Cluster headaches

Cluster headachesCluster headaches are not common but cause a very characteristic pattern of headache, usually associated with excess sweating of one or both sides of head. They occur in episodes once or twice a year to cause severe pain around or behind one eye which spreads to a temple, the jaw, teeth or chin. They often begin during sleep. Other effects may include a red, watery eye, drooping eyelid, altered pupil in the eye, stuffy nose and flushed face. Cluster headaches may be triggered by alcohol, temperature changes, wind blowing on the face or excitement. They usually last for 15 minutes to three hours and are named because of their tendency to occur in clusters for several weeks.

Many people fear that their headache may be due to a brain tumour but this is actually very rare. Most brain tumours cause other symptoms that lead to their diagnosis well before a headache develops. Cancerous and benign tumours may develop not only in the brain tissue itself, but also in the other structures within the skull such as the pituitary gland, membranes around the brain (meninges), sinuses and eyes. Most brain tumours are benign and can be cured by surgery.

Anything that puts abnormal pressure on the brain may cause headaches. An abscess caused by an untreated infection in the brain or an injury that penetrates the skull is one possibility. Bleeding inside the skull caused by an injury or rupture to a blood vessel is another. An aneurysm is the ballooning out of one side of an artery. The aneurysm may put pressure on the brain to cause a headache, or rupture to cause very severe effects on the brain function.

Viral or bacterial infections of the brain (encephalitis) or surrounding membranes (meningitis) will almost invariably cause a headache.

Inflammation of nerves in the scalp and face may appear to be a headache, when really it is the tissue outside the skull that is affected. Trigeminal neuralgia is one relatively common example, as is the pain of neuralgias associated with pinched nerves in the neck that spread from the base of the skull up the back of the head and as far forward as the hairline.

Psychiatric disorders as varied as phobias (abnormal fears), depression, post-traumatic stress disorder and excessive anxiety may cause headaches.

Other common causes of headache include:

  • eye disorders that vary from increased pressure within the eye (glaucoma) to poor vision (resulting in eye muscle strain) and inflammation of the eye (iritis);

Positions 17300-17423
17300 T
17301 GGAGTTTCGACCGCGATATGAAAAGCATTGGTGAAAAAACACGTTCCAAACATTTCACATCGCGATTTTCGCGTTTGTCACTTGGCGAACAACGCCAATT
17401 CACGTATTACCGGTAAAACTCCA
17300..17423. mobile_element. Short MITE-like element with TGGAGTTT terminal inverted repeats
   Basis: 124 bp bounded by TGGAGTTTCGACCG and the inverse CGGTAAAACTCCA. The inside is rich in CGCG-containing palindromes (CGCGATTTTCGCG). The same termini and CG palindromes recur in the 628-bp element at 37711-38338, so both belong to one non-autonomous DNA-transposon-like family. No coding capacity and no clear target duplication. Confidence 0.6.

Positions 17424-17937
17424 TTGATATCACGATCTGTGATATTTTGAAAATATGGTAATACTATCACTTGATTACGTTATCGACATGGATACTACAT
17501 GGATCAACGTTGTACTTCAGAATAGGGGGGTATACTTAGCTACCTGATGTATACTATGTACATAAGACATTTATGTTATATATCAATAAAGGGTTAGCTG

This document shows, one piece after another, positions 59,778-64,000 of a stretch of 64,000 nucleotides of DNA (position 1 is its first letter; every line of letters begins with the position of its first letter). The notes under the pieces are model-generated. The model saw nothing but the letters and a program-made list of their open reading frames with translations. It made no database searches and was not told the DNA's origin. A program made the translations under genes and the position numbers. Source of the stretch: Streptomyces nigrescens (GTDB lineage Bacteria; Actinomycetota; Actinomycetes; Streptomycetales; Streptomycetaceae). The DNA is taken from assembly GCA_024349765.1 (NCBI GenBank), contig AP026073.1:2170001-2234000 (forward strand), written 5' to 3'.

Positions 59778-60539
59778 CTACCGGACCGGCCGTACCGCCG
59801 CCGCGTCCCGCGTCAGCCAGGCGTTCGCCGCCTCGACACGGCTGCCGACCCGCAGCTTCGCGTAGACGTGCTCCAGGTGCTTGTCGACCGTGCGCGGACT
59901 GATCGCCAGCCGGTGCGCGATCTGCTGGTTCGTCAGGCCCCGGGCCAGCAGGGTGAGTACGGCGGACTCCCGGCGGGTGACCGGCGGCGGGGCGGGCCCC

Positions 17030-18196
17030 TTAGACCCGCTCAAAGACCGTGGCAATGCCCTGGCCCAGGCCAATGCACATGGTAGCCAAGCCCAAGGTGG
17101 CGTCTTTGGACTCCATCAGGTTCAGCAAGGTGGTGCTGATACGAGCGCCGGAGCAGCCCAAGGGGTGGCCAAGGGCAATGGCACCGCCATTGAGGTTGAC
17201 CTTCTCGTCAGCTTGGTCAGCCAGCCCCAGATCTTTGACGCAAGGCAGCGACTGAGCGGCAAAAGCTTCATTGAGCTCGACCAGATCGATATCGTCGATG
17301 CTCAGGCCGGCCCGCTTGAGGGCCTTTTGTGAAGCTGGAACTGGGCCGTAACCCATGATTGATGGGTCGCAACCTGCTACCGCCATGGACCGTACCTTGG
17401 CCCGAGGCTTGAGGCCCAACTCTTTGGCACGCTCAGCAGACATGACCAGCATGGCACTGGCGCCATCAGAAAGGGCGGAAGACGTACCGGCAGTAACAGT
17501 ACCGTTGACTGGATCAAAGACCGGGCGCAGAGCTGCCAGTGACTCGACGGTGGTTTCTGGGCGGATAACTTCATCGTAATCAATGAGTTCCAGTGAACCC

• menopause,
  • menstrual periods (premenstrual tension),
  • contraceptive pills,
  • pregnancy and other fluctuations in the level of the sex hormone oestrogen;
  • sexual intercourse may result in a headache, either with arousal or orgasm/ejaculation;
  • inflammation or infection of the teeth (e.g. abscess or dental decay), jaw joint (.eg. arthritis), neck (e.g. arthritis or ligamentous strain), nose (e.g. large polyp) or sinuses (e.g. polyp or infection);
  • cancer of any tissue in the body may cause headaches due to the release of toxins into the blood (e.g. leukaemia);
  • an under active and over active thyroid gland (hypothyroidism and hyperthyroidism);
  • diseases of other glands (e.g. adrenal glands, testes, parathyroids);
  • extreme high blood pressure (e.g. phaeochromocytoma);
  • anaemia (a lack of haemoglobin and/or red blood cells).

A wide range of medications (e.g. for control of high blood pressure, epilepsy and cancer) may cause headache as a side effect.

Uncommon causes of headache may include:

  • SUNCT syndrome (variant of cluster headache),
  • poorly controlled diabetes (either high sugar levels from lack of treatment, or low blood sugar from excess medication),
  • severe allergy reactions (anaphylaxis),
  • acromegaly (thickening and enlargement of the bones in the skull and legs),
  • cyclic vomiting syndrome (episodes of vomiting associated with severe headache),
  • Cushing syndrome (over production or over dosage of steroids),
  • low blood pressure (e.g. from excessive medication, sudden change in position, shock or fright),
  • failure or inflammation of any of the body’s major organs (e.g. kidneys, spleen or liver),
  • pre-eclampsia (severe complication of pregnancy that is associated with a rise in blood pressure),
  • autoimmune diseases (e.g. systemic lupus erythematosus, rheumatoid arthritis, scleroderma),
  • inflammation of arteries in the neck (carotidynia) or temples (giant cell or temporal arteritis),
  • chronic paroxysmal hemicrania (episodes of headache on one side only),
  • Paget’s disease (softening of bone throughout the body),
  • toxic shock syndrome.

Many other causes that have not been included may cause a headache. Almost any abnormality in the body may result in some kind of headache as our brain, or its surrounding structures, perceives the disorder in body function.

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(Last modified: 22nd Oct 2014)

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